Thursday, July 29, 2010


‘The Vegetative Universe. Opens like a flower from the earths center:
In which is Eternity. It expands in Stars to the Mundane Shell
And there it meets Eternity again, both within and without,
And the abstract Voids between the Stars are the Satanic Wheels.’ ~ Jerusalem

The city of Golgonooza is where Blake really meets Plotinus, Leibniz, and anyone else who posits eternity as an inherently internal perception, something that begins with an inner identity blossoming out into a vast network of identities that are nonetheless finite and thereby inferior to the singular original identity. Blake’s charge, then, which is once again aligned with that of Platonism, is to rediscover, or more importantly, to recreate that inner One, that comprehensive monad which inevitably leads to the All.

It is the method that Blake utilizes which ultimately separates him from prior philosophers, if only in appearance. From Vedanta to the Stoics, from the Christ to Gnosticism, we gather a more or less unified declaration to know thyself; Blake is slightly more practical than most, offering a very general means to this epistemological end. If every man is some kind of artist, as we have learned, than it certainly behooves us to discern the precise nature of our particular artistry, for therein lies the essential man.

No work of art is ever wasted, never neglected in the grand scheme of things; rather, it is dutifully collected in the city of Golgonooza, where art is the wood, brick and stone used to build everything. So, where we increasingly identify with our inner, artistic selves, we are also building Golgonooza; in this way can Blake ingeniously merge the individual aspect into the collective entirety in a kind of karmic scale which allots to every man what is properly his. This concept really epitomizes what Blake tries to accomplish on the metaphysical level, which is, namely, to subsume the merits of the individual into the integral framework of the greater whole.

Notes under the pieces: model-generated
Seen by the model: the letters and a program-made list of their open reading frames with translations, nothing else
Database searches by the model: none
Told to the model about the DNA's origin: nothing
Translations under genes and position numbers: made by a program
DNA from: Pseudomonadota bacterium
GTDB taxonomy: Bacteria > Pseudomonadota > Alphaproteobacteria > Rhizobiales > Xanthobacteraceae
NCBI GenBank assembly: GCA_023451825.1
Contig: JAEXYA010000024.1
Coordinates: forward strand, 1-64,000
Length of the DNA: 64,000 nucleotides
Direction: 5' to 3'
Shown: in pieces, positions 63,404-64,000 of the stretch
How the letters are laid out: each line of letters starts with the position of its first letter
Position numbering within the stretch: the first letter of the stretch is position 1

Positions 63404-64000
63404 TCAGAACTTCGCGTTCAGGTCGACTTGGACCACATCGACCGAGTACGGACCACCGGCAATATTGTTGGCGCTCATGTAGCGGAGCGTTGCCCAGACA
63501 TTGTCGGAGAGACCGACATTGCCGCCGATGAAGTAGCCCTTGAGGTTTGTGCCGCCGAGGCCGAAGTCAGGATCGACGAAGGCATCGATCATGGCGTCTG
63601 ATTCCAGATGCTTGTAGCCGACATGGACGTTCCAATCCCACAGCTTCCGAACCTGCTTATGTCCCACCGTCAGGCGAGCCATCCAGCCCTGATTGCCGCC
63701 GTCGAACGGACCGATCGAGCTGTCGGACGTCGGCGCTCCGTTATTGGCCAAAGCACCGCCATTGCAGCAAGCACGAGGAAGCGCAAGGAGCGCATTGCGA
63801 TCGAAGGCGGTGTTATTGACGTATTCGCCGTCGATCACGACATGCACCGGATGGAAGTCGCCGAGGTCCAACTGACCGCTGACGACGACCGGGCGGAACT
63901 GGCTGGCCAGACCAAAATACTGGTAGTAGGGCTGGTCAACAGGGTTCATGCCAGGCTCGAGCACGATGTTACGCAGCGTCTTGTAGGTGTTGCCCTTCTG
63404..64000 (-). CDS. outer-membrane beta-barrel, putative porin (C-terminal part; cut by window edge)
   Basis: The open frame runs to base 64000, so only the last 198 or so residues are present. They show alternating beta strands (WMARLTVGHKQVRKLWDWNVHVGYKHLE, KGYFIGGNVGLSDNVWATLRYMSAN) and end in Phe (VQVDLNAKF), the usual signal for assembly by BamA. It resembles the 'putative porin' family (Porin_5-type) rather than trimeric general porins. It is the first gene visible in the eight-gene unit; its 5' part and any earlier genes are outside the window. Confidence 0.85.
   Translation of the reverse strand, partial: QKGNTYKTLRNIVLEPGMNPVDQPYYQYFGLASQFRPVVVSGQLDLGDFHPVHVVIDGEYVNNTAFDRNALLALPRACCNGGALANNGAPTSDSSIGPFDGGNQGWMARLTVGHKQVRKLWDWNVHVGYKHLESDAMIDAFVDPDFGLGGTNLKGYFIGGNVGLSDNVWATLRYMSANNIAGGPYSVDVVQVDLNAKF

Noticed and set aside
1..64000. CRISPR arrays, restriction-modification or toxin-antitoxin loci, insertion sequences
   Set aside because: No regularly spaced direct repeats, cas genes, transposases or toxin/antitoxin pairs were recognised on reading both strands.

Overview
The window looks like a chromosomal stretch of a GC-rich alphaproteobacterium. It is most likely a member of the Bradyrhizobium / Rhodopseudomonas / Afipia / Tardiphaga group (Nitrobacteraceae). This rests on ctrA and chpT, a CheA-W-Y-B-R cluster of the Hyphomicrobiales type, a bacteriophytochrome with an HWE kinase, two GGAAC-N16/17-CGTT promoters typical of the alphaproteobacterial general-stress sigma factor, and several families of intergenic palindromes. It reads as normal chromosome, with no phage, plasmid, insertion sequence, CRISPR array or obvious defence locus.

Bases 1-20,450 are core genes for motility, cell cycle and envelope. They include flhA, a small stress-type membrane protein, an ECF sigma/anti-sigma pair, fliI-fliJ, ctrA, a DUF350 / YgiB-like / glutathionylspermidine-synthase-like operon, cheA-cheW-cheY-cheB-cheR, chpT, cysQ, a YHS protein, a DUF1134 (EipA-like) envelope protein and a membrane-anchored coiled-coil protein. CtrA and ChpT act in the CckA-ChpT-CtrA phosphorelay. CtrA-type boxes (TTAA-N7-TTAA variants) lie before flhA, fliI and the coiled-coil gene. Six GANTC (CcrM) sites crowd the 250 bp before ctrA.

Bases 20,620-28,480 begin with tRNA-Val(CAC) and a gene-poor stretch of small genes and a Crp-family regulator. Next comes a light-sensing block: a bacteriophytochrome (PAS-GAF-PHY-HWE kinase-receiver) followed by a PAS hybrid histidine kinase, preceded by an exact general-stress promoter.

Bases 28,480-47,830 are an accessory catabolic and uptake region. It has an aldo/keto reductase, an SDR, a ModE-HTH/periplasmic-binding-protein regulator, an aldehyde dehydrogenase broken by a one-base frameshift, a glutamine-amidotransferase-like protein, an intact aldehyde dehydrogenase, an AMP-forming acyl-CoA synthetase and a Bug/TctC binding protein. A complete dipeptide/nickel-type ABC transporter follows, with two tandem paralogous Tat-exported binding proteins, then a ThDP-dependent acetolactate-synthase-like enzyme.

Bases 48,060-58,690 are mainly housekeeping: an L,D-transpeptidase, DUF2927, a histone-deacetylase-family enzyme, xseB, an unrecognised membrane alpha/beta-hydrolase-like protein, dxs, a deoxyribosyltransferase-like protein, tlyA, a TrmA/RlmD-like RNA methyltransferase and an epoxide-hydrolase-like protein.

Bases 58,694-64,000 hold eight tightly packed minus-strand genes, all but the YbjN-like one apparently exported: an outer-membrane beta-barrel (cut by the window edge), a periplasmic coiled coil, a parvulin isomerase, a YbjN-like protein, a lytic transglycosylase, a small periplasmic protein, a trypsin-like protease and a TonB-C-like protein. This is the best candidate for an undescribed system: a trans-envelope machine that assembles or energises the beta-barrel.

‘And every part of the City if fourfold; & every inhabitant fourfold.
And every pot & vessel & garment & utensil of the houses,
And every house, fourfold…’ ~ Jerusalem

The city of Golgonooza is characterized by the ‘fourfold’ nature of its constituents, which of course means the perfection, the completion of the city; it is what the Prophets have called ‘New Jerusalem’, the place where the fallen world finally returns to its proto-Eden state. Now, this not only corroborates the view that Golgonooza is a figurative ‘ideality’, a heaven of sorts, but it also contributes to the position that such a supposedly fantastic realm is actually possible to conceive of and really ‘live’ in whilst enduring our present state of mortality.